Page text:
Teen driving facts and statistics do not seem attractive when viewed generally. However, this doesn’t mean that teens are the drivers around.
There are some significant observations showing improvement in teen driving, which is a good sign.
Stick around to learn more about the facts surrounding teen driving and find out the positives that have emerged.
Road Rage Statistics for Teens
1. 40% of Teenagers Say They Feel Angry
Data shows that road rage could be as deadly for youngsters. One in five teens struggles with controlling their anger.
Teenagers frequently struggle to handle intense emotions because they have less experience controlling them than adults.
When a teen cannot manage their anger, they may allow it to dictate their behavior in the automobile.
2. Nearly 50% of Young Drivers Confess to Driving While Using Marijuana
According to 2020 research, 48.8% of them specifically acknowledge having used marijuana and driven after it.
However, there is an increase in this kind of conduct. For instance, there are 17% more teenage drivers who are intoxicated by marijuana than there were in 2014.
Additionally, data on young drivers reveals that most think driving while intoxicated by marijuana is less risky than doing so while intoxicated by alcohol.
3. Boys Are Most Likely to Drive After Drinking Than Girls
Teenage collision statistics show that, compared to 15% of female drivers, 27% of male teen drivers have been involved in fatal crashes involving drinking and driving.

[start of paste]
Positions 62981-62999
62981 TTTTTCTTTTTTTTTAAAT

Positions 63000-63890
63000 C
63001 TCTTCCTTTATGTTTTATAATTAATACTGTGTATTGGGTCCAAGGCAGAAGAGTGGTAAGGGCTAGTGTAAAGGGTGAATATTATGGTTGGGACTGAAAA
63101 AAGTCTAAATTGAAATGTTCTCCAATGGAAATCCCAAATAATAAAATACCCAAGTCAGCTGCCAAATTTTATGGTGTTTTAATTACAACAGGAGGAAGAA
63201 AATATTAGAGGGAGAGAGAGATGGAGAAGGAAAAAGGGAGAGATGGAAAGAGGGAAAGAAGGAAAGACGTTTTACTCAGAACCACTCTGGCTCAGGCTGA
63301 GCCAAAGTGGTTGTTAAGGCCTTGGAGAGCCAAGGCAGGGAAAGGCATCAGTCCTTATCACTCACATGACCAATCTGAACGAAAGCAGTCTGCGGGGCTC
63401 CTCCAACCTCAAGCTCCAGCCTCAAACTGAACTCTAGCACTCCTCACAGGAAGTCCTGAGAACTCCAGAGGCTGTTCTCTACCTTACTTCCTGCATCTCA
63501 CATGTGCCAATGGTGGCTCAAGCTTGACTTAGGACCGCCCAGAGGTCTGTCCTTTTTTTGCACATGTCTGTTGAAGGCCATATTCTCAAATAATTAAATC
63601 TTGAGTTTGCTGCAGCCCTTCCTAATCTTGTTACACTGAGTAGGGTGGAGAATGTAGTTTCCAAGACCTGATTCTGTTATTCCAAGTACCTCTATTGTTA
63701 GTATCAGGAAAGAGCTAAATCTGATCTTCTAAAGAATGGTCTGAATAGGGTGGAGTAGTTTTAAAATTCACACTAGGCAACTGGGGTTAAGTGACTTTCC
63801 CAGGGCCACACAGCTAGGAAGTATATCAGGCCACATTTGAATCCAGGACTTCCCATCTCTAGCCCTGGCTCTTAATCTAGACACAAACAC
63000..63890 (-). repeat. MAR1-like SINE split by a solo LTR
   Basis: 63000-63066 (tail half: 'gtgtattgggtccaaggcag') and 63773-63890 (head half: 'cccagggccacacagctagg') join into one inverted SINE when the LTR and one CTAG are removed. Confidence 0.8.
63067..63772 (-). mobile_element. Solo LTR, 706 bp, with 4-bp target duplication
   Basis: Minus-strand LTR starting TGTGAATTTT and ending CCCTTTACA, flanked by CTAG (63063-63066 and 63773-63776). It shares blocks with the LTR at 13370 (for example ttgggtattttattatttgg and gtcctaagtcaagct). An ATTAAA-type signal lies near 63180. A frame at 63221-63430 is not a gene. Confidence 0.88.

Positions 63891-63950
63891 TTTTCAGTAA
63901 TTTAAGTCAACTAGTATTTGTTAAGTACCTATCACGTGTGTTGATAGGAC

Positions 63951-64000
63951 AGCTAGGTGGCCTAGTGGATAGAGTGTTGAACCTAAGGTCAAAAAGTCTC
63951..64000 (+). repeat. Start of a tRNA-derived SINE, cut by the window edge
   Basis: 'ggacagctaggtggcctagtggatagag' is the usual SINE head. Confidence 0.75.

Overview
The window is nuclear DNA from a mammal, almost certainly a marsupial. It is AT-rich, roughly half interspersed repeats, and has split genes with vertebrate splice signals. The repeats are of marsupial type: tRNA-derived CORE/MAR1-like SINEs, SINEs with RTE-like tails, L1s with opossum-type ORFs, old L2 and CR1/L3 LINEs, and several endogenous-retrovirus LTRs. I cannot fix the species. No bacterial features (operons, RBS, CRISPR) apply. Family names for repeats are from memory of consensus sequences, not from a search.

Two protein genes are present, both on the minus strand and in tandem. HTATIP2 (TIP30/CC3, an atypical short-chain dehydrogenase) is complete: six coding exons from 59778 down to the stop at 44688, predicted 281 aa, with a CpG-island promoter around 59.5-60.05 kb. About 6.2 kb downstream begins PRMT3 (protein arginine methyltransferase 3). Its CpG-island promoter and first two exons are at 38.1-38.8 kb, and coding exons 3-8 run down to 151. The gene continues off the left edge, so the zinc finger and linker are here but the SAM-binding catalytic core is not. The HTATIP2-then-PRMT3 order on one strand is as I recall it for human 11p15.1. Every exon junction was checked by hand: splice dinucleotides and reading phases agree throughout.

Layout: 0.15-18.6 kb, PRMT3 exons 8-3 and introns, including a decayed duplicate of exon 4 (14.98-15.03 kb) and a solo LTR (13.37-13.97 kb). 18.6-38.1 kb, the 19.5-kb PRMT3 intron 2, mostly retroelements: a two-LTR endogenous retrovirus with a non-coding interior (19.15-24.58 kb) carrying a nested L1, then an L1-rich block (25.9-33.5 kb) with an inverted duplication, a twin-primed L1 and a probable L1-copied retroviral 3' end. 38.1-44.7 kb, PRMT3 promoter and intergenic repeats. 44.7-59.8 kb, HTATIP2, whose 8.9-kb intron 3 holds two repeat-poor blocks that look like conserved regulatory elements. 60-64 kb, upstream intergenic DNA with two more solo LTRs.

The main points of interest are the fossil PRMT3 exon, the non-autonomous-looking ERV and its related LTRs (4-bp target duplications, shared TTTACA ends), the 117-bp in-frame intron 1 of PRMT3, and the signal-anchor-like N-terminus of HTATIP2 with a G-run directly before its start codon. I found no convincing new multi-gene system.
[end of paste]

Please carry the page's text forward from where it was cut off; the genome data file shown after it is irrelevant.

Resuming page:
Teen Driver Deaths in Accidents
4. Teenagers Have a Nearly Thrice Greater Crash Fatality Rate
Teenagers are three times more likely to be involved in fatal auto accidents than adults aged 20 and above. The most vulnerable age range is between 16 and 17.
5. Male Drivers Had a Double Risk of Dying in Car Accidents
Male drivers 16 to 19 had double the risk of dying in a vehicle accident in 2019.
They were also more likely to act in risky ways. Male teen driving statistics reveal that some were speeding, not using seat belts, and operating their vehicles after drinking.
6. When a Teen Was Operating the Vehicle, 13% of Passengers Died
According to research, 13% of passenger fatalities in 2019 included drivers who were under the age of 18. Two out of every three teenagers who died in wrecks that year were male.
7. Teenagers Made up Around 7% of All Traffic Fatalities in 2019